February 14, 2019 10:22 pm
Updated: February 15, 2019 5:38 pm

Trump’s body mass index reads ‘obese.’ But that measure has problems, experts say

WATCH: Trump's physical exam finds he's obese, but 'in very good health overall'

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According to U.S. President Donald Trump’s annual physical, the president’s Body Mass Index (BMI) of 30.4 qualifies him as obese.

His physician, Dr. Sean Conley, said in a statement that at 243 points on a six-foot-three frame, Trump “remains very healthy overall.”

Physicians have long derided the accuracy of the BMI as an indicator of health, though.

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A study completed by the University of California in Los Angeles in 2016 determined that BMIs classified 54 million Americans as unhealthy, who were, in fact, not.

“Many people see obesity as a death sentence,” said Dr. Janet Tomiyama, a UCLA psychology professor and the study’s lead author, in a university statement.

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“But the data shows there are tens of millions of people who are overweight and obese and are perfectly healthy,” she previously told Global News.

Furthermore, the study goes on to state that more than 30 per cent of Americans in the “normal” range BMI — or approximately 20.7 million people — are actually unhealthy based on their health data.

Jeffrey Hunger, a co-author of the paper and a doctoral candidate at UC Santa Barbara, said that this research confirms that BMI is a deeply flawed measure of health.

“This should be the final nail in the coffin for BMI,” he said.

READ MORE: Are you still using BMI to measure your health? Don’t, docs say

In 2018, the Conversation asked five medical and health experts whether BMI is an accurate representation of a healthy weight, and five out of five experts said no.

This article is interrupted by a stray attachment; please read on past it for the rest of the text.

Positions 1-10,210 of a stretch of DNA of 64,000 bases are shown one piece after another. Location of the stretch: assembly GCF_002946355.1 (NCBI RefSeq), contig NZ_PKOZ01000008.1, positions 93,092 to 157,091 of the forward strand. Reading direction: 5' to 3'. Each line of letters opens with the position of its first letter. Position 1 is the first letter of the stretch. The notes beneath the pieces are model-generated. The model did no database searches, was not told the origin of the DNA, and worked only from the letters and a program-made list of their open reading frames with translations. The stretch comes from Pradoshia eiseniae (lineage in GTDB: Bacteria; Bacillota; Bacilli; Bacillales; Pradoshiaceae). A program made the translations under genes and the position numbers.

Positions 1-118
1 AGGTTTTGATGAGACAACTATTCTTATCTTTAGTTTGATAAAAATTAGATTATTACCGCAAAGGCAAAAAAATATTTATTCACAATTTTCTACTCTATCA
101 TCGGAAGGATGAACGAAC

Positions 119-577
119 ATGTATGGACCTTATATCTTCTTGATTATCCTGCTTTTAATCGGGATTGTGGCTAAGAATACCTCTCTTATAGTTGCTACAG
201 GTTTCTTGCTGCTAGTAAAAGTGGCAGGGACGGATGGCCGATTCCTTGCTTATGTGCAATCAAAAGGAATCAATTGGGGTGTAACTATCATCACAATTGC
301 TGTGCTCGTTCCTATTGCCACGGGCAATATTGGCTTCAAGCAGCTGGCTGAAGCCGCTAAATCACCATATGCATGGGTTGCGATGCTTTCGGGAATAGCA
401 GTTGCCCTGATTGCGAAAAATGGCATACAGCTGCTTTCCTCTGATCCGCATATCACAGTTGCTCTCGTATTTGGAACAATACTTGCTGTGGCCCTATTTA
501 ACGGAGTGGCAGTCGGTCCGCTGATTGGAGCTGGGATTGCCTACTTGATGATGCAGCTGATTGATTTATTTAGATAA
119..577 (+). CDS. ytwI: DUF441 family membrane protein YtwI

Dr. Alessandro Demaio stated that BMI was designed to track the weight of larger populations, though it’s not an accurate measurement of individual health.

“Weight alone doesn’t discriminate between a kilogram of fat versus a kilogram of muscle, nor does it account for body shape and fat distribution differences relating to, say, ethnicity or gender,” Demaio told the Conversation.

Nicole Osinga, a registered dietitian based in Courtice, Ont. agreed that because of this, BMI can be useful to track large scale weight trends across populations. For example, in April 2016, one report found that the BMI of more than 19 million people in 200 countries showed that the world was getting heavier — with a forecast of 20 per cent of the population to be obese by 2025.

READ MORE: Pink says ‘standards’ make her ‘obese,’ but do BMIs still matter?

Osinga says the BMI comes with many limitations, and if you are wondering if you are overweight, a body composition scale or a blood test is more helpful.

“Things like high cholesterol and high blood sugar are indicators of being overweight,” she says.

In addition to his BMI, several other indicators of Trump’s health were also measured. The president’s resting heart rate is 70 bpm and his blood pressure reading was 118 over 80, well within the normal range.

Conley said routine lab tests were performed and Trump’s liver, kidney and thyroid functions were all normal, as were his electrolytes and blood counts. An electrocardiogram, a test that measures electrical activity generated by the heart as it beats, remained unchanged from last year.

WATCH: How much does your BMI really tell you? Global’s Morning News finds out (2016) 

“Despite the fact that he’s obese, his blood pressure is normal,” said Dr. Mariell Jessup, the Heart Association’s chief science and medical officer, in conversation with the Associated Press.

Using the association’s heart risk calculator, “he has a 17 per cent chance of developing cardiovascular disease in the next 10 years,” mostly because of his age and slightly elevated cholesterol, she said.

— With files from the Associated Press, Carmen Chai and Arti Patel. 

© 2019 Global News, a division of Corus Entertainment Inc.

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